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February 1995

Mitomycin C Suppresses Aqueous Humor Flow in Cynomolgus Monkeys

Author Affiliations

From the Department of Ophthalmology and Visual Sciences, Medical School, University of Wisconsin, Madison. The authors have no commercial or proprietary interest related to the subject matter in this manuscript.

Arch Ophthalmol. 1995;113(2):239-242. doi:10.1001/archopht.1995.01100020123043

Objective:  To determine whether mitomycin C suppresses aqueous humor formation in cynomolgus monkeys.

Methods:  Three monkeys received subconjunctival injections (50 μL) in four quadrants bilaterally, one eye receiving mitomycin C (0.5 mg/mL) and the other receiving distilled water. Seven monkeys underwent 360° conjunctival peritomy bilaterally and episcleral application of mitomycin C-soaked (0.5 mg/mL) cellulose sponges for 5 minutes in all four quadrants unilaterally. Aqueous humor flow was measured fluorophotometrically 1 and 3 days, and 1, 2, and 4 weeks after subconjunctival injection; and 3 days and 1, 2, 3, and 4 weeks after episcleral application.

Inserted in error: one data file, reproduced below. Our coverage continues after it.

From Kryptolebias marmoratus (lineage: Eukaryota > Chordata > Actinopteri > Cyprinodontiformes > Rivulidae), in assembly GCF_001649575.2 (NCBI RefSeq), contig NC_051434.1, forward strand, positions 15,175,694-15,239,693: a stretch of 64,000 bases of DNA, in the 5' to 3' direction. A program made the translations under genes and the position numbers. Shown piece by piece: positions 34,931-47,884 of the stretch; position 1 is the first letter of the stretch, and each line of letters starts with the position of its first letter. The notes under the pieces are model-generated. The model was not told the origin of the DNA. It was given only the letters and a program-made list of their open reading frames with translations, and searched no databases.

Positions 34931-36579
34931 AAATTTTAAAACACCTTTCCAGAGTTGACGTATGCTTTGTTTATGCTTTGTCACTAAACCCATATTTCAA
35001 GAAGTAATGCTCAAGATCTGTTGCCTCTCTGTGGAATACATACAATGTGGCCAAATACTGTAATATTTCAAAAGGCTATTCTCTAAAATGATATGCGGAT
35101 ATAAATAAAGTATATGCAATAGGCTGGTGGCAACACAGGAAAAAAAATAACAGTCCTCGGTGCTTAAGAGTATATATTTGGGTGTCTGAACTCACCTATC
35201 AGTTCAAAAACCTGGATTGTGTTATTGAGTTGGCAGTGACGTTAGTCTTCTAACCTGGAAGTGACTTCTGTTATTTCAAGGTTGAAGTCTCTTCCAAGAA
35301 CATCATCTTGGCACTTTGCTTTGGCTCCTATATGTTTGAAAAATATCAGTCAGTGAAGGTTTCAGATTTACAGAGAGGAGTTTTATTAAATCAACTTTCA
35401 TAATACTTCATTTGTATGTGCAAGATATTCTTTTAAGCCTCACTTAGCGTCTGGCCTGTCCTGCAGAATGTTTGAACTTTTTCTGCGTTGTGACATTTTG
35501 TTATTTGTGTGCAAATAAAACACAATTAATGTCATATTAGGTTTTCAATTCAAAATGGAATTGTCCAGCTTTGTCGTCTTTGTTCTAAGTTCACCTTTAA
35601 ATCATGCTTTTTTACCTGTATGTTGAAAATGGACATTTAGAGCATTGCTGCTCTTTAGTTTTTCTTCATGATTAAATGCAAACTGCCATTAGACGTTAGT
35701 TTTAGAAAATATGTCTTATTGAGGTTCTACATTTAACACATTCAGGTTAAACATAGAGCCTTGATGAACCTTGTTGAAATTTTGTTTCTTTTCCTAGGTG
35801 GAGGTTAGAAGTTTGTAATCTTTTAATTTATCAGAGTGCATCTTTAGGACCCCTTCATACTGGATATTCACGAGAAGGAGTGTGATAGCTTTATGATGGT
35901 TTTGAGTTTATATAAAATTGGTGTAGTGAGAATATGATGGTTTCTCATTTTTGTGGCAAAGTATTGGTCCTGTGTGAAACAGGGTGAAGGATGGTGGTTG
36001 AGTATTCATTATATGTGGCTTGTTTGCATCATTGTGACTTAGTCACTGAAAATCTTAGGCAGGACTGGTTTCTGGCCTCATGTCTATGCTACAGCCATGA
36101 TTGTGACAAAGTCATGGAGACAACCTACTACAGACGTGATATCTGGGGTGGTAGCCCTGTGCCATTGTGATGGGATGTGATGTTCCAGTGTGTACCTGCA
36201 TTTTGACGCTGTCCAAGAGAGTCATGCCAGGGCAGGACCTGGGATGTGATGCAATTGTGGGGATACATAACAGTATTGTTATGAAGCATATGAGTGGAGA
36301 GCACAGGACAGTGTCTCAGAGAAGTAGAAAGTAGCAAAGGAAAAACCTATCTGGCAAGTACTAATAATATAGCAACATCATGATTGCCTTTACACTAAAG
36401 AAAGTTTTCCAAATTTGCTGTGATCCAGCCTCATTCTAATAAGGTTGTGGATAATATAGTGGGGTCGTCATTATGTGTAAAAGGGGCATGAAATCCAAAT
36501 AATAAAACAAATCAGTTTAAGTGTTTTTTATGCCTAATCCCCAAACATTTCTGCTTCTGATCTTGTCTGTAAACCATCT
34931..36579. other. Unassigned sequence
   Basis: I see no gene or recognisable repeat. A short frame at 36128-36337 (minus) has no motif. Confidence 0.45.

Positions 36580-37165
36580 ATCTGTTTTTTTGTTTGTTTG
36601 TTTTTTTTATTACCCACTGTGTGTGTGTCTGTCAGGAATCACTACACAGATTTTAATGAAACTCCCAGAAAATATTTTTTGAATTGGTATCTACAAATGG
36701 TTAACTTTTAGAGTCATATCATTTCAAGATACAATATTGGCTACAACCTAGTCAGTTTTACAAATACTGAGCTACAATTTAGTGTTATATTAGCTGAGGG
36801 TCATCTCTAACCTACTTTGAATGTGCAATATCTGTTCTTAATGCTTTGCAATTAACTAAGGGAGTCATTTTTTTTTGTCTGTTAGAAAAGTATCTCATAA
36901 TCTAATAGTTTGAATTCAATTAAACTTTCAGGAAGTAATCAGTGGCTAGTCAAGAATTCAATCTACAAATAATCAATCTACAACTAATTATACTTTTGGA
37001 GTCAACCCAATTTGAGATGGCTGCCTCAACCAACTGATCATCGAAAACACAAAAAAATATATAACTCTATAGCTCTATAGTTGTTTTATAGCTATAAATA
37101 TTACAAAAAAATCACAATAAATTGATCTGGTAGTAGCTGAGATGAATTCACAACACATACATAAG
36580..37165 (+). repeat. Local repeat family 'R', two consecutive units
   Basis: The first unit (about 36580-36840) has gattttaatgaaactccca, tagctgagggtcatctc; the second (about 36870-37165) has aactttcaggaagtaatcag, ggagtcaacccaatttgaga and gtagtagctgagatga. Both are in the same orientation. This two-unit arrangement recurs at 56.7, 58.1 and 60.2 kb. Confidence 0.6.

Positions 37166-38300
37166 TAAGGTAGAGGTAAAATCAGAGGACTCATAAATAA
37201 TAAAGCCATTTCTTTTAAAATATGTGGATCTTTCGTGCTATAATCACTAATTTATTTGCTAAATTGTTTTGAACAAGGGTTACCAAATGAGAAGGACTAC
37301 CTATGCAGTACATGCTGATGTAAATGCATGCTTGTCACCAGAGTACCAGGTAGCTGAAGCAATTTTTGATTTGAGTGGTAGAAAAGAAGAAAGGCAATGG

Results:  There was no change in aqueous flow in either eye and no difference between eyes following subconjunctival injection. Aqueous flow was reduced by 8%±7% (mean±SEM), 20%±3% (P<.01), 9%±10%, and 0%±4% compared with contralateral controls 1, 2, 3, and 4 weeks, respectively, after episcleral application of mitomycin C.

Conclusions:  Episcleral application of mitomycin C can produce at least a modest short-term reduction of aqueous humor flow in primates. Reduced aqueous flow might contribute to early postoperative hypotony following trabeculectomy with mitomycin C.

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